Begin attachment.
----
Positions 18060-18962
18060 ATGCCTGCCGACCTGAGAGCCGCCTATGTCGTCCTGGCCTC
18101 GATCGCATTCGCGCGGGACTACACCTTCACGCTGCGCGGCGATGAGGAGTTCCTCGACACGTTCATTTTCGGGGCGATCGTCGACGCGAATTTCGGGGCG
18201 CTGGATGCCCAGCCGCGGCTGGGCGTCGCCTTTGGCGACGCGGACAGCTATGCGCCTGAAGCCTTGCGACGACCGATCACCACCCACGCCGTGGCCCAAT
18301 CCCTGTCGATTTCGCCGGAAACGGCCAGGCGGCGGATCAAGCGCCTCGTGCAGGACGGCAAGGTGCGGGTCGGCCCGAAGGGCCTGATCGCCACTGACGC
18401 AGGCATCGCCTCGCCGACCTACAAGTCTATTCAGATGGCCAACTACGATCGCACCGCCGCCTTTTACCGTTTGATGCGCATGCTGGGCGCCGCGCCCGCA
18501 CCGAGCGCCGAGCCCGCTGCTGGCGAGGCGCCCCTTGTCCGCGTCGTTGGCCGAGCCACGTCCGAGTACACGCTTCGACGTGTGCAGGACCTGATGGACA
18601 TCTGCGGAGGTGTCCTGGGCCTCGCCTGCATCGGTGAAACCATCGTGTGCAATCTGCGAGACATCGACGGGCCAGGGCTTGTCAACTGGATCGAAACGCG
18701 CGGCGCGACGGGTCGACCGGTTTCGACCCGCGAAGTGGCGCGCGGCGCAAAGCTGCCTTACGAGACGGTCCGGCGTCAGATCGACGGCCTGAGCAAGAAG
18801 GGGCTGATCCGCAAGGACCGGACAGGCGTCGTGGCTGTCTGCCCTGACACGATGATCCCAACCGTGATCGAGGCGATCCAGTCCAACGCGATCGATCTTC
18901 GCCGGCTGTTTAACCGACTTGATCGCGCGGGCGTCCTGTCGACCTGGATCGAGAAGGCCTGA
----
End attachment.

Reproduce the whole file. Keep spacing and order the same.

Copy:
Positions 18060-18962
18060 ATGCCTGCCGACCTGAGAGCCGCCTATGTCGTCCTGGCCTC
18101 GATCGCATTCGCGCGGGACTACACCTTCACGCTGCGCGGCGATGAGGAGTTCCTCGACACGTTCATTTTCGGGGCGATCGTCGACGCGAATTTCGGGGCG
18201 CTGGATGCCCAGCCGCGGCTGGGCGTCGCCTTTGGCGACGCGGACAGCTATGCGCCTGAAGCCTTGCGACGACCGATCACCACCCACGCCGTGGCCCAAT
18301 CCCTGTCGATTTCGCCGGAAACGGCCAGGCGGCGGATCAAGCGCCTCGTGCAGGACGGCAAGGTGCGGGTCGGCCCGAAGGGCCTGATCGCCACTGACGC
18401 AGGCATCGCCTCGCCGACCTACAAGTCTATTCAGATGGCCAACTACGATCGCACCGCCGCCTTTTACCGTTTGATGCGCATGCTGGGCGCCGCGCCCGCA
18501 CCGAGCGCCGAGCCCGCTGCTGGCGAGGCGCCCCTTGTCCGCGTCGTTGGCCGAGCCACGTCCGAGTACACGCTTCGACGTGTGCAGGACCTGATGGACA
18601 TCTGCGGAGGTGTCCTGGGCCTCGCCTGCATCGGTGAAACCATCGTGTGCAATCTGCGAGACATCGACGGGCCAGGGCTTGTCAACTGGATCGAAACGCG
18701 CGGCGCGACGGGTCGACCGGTTTCGACCCGCGAAGTGGCGCGCGGCGCAAAGCTGCCTTACGAGACGGTCCGGCGTCAGATCGACGGCCTGAGCAAGAAG
18801 GGGCTGATCCGCAAGGACCGGACAGGCGTCGTGGCTGTCTGCCCTGACACGATGATCCCAACCGTGATCGAGGCGATCCAGTCCAACGCGATCGATCTTC
18901 GCCGGCTGTTTAACCGACTTGATCGCGCGGGCGTCCTGTCGACCTGGATCGAGAAGGCCTGA